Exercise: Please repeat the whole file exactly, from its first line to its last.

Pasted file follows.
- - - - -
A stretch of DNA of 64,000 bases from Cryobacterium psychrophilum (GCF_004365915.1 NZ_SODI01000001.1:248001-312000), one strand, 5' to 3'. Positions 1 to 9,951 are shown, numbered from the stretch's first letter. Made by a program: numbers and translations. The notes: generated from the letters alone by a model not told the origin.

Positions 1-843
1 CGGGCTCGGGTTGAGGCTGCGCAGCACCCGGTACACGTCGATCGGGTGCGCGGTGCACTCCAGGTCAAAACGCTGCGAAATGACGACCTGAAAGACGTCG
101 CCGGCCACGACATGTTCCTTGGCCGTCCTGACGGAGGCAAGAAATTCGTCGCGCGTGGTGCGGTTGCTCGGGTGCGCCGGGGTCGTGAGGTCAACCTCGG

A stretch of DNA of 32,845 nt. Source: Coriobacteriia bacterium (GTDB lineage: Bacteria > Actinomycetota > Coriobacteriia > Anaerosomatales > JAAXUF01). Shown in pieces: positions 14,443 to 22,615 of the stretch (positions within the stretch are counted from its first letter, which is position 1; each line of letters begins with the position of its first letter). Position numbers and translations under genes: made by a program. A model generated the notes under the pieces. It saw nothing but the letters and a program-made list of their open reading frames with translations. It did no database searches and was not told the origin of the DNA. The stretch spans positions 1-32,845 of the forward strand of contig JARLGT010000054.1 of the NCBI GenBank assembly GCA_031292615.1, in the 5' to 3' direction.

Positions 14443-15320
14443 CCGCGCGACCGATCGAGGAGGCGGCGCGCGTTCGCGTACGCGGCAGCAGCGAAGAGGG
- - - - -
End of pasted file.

A stretch of DNA of 64,000 bases from Cryobacterium psychrophilum (GCF_004365915.1 NZ_SODI01000001.1:248001-312000), one strand, 5' to 3'. Positions 1 to 9,951 are shown, numbered from the stretch's first letter. Made by a program: numbers and translations. The notes: generated from the letters alone by a model not told the origin.

Positions 1-843
1 CGGGCTCGGGTTGAGGCTGCGCAGCACCCGGTACACGTCGATCGGGTGCGCGGTGCACTCCAGGTCAAAACGCTGCGAAATGACGACCTGAAAGACGTCG
101 CCGGCCACGACATGTTCCTTGGCCGTCCTGACGGAGGCAAGAAATTCGTCGCGCGTGGTGCGGTTGCTCGGGTGCGCCGGGGTCGTGAGGTCAACCTCGG

A stretch of DNA of 32,845 nt. Source: Coriobacteriia bacterium (GTDB lineage: Bacteria > Actinomycetota > Coriobacteriia > Anaerosomatales > JAAXUF01). Shown in pieces: positions 14,443 to 22,615 of the stretch (positions within the stretch are counted from its first letter, which is position 1; each line of letters begins with the position of its first letter). Position numbers and translations under genes: made by a program. A model generated the notes under the pieces. It saw nothing but the letters and a program-made list of their open reading frames with translations. It did no database searches and was not told the origin of the DNA. The stretch spans positions 1-32,845 of the forward strand of contig JARLGT010000054.1 of the NCBI GenBank assembly GCA_031292615.1, in the 5' to 3' direction.

Positions 14443-15320
14443 CCGCGCGACCGATCGAGGAGGCGGCGCGCGTTCGCGTACGCGGCAGCAGCGAAGAGGG